Carrington, MJ and Jennings, GL and Harris, M and Nelson, M and Schlaich, M and Stocks, NP and Burrell, LM and Amerena, J and de Looze, FJ and Swemmer, CH and Kurstjens, NP and Stewart, S, on behalf of the VIPER-BP Study investigators, Impact of nurse-mediated management on achieving blood pressure goal levels in primary care: Insights from the Valsartan Intensified Primary carE Reduction of Blood Pressure Study, European Journal of Cardiovascular Nursing, 15, (6) pp. 409-416. ISSN 1474-5151 (2016) [Refereed Article]
© The European Society of Cardiology 2015
Background: Blood pressure targets in individuals treated for hypertension in primary care remain difficult to attain.
Aims: To assess the role of practice nurses in facilitating intensive and structured management to achieve ideal BP levels.
Methods: We analysed outcome data from the Valsartan Intensified Primary carE Reduction of Blood Pressure Study. Patients were randomly allocated (2:1) to the study intervention or usual care. Within both groups, a practice nurse mediated the management of blood pressure for 439 patients with endpoint blood pressure data (n = 1492). Patient management was categorised as: standard usual care (n = 348, 23.3%); practice nurse-mediated usual care (n = 156, 10.5%); standard intervention (n = 705, 47.3%) and practice nurse-mediated intervention (n = 283, 19.0%). Blood pressure goal attainment at 26-week follow-up was then compared.
Results: Mean age was 59.3 ± 12.0 years and 62% were men. Baseline blood pressure was similar in practice nurse-mediated (usual care or intervention) and standard care management patients (150 ± 16/88 ± 11 vs. 150 ± 17/89 ± 11 mmHg, respectively). Practice nurse-mediated patients had a stricter blood pressure goal of ⩽ 125/75 mmHg (33.7% vs. 27.3%, p = 0.026). Practice nurse-mediated intervention patients achieved the greatest blood pressure falls and the highest level of blood pressure goal attainment (39.2%) compared with standard intervention (35.0%), practice nurse-mediated usual care (32.1%) and standard usual care (25.3%; p < 0.001). Practice nurse-mediated intervention patients were almost two-fold more likely to achieve their blood pressure goal compared with standard usual care patients (adjusted odds ratio 1.92, 95% confidence interval 1.32 to 2.78; p = 0.001).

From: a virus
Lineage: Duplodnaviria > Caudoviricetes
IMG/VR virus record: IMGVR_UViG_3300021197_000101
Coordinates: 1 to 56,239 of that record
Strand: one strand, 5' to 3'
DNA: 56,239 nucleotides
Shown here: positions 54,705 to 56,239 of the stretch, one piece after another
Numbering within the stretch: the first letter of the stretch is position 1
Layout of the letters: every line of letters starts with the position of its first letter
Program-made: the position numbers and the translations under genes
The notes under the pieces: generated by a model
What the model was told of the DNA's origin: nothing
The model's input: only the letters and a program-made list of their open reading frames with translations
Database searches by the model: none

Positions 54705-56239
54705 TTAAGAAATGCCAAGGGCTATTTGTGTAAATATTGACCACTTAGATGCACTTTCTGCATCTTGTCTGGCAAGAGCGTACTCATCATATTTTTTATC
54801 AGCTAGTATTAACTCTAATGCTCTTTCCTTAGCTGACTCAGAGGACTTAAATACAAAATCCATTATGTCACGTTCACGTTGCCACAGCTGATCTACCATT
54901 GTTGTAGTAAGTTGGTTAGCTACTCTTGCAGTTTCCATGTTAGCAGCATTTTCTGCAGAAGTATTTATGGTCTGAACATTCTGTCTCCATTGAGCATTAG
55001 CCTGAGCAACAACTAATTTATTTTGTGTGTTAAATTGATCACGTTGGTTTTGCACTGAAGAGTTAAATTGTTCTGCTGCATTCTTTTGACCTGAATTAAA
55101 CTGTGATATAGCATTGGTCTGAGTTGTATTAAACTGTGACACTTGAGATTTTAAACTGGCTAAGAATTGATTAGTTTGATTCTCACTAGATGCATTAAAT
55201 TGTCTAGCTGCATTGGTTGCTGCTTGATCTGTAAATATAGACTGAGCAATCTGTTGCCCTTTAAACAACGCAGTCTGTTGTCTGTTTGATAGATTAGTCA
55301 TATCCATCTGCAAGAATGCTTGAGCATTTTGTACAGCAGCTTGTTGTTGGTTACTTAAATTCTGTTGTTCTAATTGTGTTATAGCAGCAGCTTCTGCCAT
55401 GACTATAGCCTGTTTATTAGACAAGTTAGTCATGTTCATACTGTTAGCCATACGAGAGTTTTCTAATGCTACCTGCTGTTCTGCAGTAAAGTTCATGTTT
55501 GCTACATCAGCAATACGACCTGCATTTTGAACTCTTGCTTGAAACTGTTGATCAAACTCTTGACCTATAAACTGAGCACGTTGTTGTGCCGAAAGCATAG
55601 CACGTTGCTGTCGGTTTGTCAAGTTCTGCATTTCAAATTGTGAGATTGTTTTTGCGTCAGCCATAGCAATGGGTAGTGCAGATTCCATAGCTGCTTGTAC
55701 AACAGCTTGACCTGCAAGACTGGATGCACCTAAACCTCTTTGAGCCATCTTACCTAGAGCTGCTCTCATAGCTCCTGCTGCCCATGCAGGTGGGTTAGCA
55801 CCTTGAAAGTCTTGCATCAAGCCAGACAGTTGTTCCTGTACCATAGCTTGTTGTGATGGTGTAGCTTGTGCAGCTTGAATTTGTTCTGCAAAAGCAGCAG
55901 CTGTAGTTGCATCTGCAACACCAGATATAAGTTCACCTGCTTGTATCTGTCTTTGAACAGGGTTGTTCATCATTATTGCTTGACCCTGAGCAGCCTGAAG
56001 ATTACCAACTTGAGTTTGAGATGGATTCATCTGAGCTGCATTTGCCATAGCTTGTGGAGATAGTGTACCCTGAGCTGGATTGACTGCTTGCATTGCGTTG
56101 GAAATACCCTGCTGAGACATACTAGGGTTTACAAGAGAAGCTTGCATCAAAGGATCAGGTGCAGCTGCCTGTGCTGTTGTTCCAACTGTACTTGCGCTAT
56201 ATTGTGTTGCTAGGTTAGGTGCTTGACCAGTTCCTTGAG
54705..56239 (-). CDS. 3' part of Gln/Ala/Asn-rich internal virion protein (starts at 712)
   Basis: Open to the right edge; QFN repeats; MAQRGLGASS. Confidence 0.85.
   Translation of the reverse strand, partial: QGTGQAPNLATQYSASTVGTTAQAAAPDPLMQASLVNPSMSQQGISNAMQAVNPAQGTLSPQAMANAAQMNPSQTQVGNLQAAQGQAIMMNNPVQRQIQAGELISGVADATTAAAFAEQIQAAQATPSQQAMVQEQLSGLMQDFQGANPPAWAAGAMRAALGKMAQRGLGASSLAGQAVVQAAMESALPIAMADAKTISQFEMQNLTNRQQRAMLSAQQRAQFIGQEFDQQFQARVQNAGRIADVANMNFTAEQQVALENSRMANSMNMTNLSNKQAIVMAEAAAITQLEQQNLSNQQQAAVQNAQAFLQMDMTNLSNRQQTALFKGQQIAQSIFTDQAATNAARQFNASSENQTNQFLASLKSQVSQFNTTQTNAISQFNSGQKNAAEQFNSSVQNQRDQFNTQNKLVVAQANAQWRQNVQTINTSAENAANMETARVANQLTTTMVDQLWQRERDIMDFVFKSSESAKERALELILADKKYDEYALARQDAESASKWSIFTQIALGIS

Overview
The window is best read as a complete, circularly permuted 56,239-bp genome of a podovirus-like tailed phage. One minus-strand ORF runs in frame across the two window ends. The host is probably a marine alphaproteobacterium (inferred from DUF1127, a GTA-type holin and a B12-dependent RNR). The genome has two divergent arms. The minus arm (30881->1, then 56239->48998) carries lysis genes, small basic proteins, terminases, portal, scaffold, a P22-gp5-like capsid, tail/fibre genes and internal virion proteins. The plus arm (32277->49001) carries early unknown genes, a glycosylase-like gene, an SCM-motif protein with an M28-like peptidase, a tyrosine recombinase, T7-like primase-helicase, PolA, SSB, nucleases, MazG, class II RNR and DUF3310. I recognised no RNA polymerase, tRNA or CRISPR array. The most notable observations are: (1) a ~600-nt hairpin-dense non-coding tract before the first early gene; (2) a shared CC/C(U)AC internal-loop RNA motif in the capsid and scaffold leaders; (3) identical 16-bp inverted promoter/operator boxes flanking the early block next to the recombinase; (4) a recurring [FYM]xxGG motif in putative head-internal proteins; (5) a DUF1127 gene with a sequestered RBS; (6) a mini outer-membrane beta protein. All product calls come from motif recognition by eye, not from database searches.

Conclusion: There is greater potential to achieve blood pressure targets in primary care with practice nurse-mediated hypertension management.
|Item Type:||Refereed Article|
|Keywords:||nurse management, blood pressure, hypertension, primary care|
|Research Division:||Medical and Health Sciences|
|Research Group:||Cardiorespiratory Medicine and Haematology|
|Research Field:||Cardiology (incl. Cardiovascular Diseases)|
|Objective Group:||Clinical Health (Organs, Diseases and Abnormal Conditions)|
|Objective Field:||Cardiovascular System and Diseases|
|Author:||Nelson, M (Professor Mark Nelson)|
|Year Published:||2016 (online first 2015)|
|Web of Science® Times Cited:||1|
|Deposited By:||Menzies Institute for Medical Research|
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